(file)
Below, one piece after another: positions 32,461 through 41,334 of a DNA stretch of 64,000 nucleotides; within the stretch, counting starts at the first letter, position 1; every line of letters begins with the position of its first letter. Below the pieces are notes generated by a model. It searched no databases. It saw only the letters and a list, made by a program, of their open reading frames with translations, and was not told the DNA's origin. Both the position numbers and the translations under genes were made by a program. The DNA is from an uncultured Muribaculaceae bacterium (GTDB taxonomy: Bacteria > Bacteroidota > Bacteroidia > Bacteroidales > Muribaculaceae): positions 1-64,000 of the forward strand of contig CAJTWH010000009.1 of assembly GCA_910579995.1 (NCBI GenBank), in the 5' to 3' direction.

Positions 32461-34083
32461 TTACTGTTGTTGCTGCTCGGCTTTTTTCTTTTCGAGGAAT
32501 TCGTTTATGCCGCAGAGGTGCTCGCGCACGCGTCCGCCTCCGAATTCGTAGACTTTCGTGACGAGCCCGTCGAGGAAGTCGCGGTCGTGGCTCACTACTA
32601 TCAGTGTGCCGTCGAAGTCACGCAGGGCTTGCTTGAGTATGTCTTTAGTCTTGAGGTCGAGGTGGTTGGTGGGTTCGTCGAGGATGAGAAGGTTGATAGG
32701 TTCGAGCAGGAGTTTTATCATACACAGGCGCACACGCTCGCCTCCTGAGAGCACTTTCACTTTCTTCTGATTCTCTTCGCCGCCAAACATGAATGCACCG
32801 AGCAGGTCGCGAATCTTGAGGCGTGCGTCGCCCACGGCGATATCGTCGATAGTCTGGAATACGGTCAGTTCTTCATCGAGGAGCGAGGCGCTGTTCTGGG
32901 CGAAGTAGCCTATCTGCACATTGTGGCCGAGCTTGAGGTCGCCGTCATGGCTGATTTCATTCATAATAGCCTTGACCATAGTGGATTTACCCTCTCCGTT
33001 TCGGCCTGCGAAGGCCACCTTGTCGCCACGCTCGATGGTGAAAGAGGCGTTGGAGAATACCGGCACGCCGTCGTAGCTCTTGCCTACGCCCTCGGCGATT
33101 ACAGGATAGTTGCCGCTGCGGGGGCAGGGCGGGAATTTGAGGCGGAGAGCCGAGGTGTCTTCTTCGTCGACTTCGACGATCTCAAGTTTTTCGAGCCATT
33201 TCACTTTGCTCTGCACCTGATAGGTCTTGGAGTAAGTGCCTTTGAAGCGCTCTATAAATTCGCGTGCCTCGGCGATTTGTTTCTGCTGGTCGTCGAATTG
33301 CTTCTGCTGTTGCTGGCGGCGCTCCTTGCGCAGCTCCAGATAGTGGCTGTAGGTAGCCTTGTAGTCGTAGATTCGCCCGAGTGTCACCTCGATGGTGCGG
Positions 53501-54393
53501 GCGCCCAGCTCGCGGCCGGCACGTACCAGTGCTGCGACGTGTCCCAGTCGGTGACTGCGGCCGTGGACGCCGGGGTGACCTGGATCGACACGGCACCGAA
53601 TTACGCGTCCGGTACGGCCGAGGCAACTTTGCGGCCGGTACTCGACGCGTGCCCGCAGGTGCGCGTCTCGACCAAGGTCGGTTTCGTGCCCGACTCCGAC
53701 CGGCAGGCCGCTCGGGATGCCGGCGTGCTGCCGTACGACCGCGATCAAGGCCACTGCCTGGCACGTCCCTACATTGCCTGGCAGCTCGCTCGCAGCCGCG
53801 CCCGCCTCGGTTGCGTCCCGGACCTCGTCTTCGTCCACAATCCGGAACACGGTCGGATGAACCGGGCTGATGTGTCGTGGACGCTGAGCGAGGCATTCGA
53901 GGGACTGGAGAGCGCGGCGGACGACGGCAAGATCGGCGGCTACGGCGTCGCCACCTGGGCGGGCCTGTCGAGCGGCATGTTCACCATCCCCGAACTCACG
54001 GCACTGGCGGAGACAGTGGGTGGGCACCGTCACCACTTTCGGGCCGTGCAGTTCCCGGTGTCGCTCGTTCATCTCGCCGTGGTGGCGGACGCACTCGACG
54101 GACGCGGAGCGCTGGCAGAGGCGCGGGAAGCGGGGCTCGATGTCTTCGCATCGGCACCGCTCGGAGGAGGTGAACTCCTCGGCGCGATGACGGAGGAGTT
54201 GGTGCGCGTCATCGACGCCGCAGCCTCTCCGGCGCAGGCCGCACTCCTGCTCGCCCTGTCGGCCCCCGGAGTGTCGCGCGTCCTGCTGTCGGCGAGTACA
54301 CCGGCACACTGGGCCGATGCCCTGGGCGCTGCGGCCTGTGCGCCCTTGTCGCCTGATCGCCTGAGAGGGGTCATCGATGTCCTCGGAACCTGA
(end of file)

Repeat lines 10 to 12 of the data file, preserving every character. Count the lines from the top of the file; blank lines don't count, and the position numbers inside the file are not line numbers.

33101 ACAGGATAGTTGCCGCTGCGGGGGCAGGGCGGGAATTTGAGGCGGAGAGCCGAGGTGTCTTCTTCGTCGACTTCGACGATCTCAAGTTTTTCGAGCCATT
33201 TCACTTTGCTCTGCACCTGATAGGTCTTGGAGTAAGTGCCTTTGAAGCGCTCTATAAATTCGCGTGCCTCGGCGATTTGTTTCTGCTGGTCGTCGAATTG
33301 CTTCTGCTGTTGCTGGCGGCGCTCCTTGCGCAGCTCCAGATAGTGGCTGTAGGTAGCCTTGTAGTCGTAGATTCGCCCGAGTGTCACCTCGATGGTGCGG